Although the questions presented upon this appeal do not appear to have been heretofore passed upon directly by any court of last resort in California, they are not novel in a number of other jurisdictions, and legislation regulating the production and sale of food products is not new. At common law it was an offense to sell unwholesome provisions for use as human food (26 C.J. 771, sec. 51, and cases there cited); with the growth in complexity of social and economic structures the common law became inadequate to afford complete protection against abuses in the premises and the ensuing efforts of the people to protect themselves have found wide expression in federal, state and municipal laws. (See title 21, U.S.C.A., for federal enactments, and 26 C.J. 751, note 13, for list of states having adopted similar legislation.)
Generally speaking these laws are of two types: (1) those (ordinarily earlier in point of time) which expressly or by necessary implication provide for a specific intent as an essential element of the offense denounced, and (2) those (including nearly all recently enacted legislation) which make the offense dependent merely upon the commission of a forbidden act irrespective of any specific intent. The first class [28 Cal. App. 2d Supp. 778] includes, for example, those offense in which a deliberate fraudulent intent is an element such as is illustrated by the case of De Weese v. People, (1916) 61 Colo. 140 [156 P. 594, L.R.A. 1916E, 326]. The second class transcends the limits of the first and comprehends a higher and fuller degree of protection of the public by placing upon the dealer in foodstuffs a higher and fuller degree of responsibility to the public.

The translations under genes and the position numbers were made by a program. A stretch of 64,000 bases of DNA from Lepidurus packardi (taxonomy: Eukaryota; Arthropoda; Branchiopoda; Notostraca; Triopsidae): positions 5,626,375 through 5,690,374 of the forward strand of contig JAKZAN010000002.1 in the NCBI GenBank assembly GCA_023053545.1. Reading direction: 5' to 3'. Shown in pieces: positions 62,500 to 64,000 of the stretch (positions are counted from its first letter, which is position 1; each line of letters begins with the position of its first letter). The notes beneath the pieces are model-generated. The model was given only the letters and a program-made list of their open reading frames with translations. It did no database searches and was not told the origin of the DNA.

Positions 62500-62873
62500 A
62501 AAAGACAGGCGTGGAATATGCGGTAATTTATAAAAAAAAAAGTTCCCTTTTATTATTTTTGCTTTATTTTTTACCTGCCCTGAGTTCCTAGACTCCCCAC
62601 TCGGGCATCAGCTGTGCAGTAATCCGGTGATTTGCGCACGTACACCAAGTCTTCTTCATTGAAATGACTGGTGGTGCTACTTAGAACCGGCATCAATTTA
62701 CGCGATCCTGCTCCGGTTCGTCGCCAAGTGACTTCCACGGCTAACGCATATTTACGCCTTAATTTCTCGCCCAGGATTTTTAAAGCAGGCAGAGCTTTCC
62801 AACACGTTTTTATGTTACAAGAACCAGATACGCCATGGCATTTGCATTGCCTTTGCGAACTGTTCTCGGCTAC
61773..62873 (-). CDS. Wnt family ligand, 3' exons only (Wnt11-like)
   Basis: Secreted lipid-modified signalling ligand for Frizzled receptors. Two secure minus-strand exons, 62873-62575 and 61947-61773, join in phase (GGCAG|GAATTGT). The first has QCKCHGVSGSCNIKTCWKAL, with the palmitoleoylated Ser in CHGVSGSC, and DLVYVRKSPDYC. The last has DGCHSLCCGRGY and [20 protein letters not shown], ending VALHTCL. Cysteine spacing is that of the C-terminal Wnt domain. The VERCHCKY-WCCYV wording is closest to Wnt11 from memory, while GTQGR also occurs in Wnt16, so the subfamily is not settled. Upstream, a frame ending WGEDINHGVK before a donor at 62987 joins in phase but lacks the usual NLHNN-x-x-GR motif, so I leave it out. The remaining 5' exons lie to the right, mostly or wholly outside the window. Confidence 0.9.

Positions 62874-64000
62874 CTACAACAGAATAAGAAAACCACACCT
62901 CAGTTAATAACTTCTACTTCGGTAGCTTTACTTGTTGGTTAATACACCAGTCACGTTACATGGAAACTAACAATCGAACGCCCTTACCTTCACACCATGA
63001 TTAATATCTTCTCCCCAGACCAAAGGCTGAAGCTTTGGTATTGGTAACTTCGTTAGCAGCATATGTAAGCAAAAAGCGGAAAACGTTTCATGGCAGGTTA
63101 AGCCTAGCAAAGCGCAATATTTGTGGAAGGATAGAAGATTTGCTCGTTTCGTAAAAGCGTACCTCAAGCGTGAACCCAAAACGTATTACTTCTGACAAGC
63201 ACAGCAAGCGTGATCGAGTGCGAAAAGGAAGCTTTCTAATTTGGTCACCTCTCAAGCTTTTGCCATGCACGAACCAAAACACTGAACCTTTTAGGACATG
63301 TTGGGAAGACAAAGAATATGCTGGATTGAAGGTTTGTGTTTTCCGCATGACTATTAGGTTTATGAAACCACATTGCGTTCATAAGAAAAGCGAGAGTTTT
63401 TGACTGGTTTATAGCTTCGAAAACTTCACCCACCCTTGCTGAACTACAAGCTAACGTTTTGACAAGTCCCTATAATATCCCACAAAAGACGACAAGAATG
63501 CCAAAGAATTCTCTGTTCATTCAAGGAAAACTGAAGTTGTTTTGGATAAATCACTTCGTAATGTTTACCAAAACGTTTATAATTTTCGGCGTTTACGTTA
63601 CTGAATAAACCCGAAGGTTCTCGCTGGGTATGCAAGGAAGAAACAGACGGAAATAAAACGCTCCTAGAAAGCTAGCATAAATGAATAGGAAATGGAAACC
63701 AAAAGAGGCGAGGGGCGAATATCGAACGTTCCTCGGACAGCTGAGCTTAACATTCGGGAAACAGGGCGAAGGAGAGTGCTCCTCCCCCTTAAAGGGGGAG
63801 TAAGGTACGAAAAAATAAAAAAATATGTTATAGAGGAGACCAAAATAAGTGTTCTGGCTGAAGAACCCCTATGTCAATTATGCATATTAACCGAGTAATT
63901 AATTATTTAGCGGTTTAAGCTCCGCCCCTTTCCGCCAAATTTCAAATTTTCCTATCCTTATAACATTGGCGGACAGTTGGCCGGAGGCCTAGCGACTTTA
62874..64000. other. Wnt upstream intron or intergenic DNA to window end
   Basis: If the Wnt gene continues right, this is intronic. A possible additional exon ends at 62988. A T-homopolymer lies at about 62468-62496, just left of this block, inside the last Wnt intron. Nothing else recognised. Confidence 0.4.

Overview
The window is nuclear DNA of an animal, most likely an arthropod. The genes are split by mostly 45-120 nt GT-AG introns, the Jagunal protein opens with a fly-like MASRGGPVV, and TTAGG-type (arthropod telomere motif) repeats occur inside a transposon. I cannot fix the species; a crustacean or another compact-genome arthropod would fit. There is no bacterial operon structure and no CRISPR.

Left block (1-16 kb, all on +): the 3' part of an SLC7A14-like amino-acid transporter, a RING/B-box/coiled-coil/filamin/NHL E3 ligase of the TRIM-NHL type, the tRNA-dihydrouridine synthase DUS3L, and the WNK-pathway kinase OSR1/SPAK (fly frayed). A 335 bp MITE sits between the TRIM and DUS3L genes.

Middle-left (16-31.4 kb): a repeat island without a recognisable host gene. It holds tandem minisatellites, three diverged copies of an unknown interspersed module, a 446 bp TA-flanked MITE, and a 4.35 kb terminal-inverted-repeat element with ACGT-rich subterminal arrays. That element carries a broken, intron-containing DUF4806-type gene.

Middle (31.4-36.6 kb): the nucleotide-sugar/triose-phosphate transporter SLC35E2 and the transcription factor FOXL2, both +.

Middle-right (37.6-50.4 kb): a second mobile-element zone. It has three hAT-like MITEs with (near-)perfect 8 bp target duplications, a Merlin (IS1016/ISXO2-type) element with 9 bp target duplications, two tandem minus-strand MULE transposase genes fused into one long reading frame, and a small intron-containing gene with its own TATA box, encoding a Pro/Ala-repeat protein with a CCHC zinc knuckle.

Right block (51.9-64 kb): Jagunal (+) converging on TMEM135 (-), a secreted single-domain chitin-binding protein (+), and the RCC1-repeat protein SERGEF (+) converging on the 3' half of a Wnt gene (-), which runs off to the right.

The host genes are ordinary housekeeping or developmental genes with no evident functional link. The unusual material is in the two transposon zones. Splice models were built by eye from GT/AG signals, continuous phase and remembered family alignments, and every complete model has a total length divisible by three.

Laws of the second class do not, as has sometimes been said, make a dealer liable for a crime committed by another, nor do they make him criminally responsible for accidents or deeds beyond his control, but they do hold him, criminally as well as civilly, accountable for the quality of the goods which he sells. If he undertakes to sell food for human (and in many cases other) uses he must sell pure and not adulterated food; that is his responsibility, fixed by law. He does not need to assume it as he does not need to engage in that business; but if he does engage in that business the law will not permit him to evade his responsibility to the public, declared by law, by pleading ignorance of the quality or contents of that which he may lawfully sell only if it is pure. His act in selling food, if he voluntarily engages in that business, is deliberate, willful, intentional and knowing. He may not, except as provided by the statute, be heard to say as a defense to selling adulterated food that he did not look into the package or otherwise acquire knowledge that it was adulterated and hence could not lawfully be sold, because the law has enjoined upon him the duty of knowing that his goods are pure. Testimony that he sold the food without knowing that it was adulterated would be evidence showing fault, not innocence; perhaps definitive of a motive not deliberately vicious but nevertheless not inconsistent with guilt.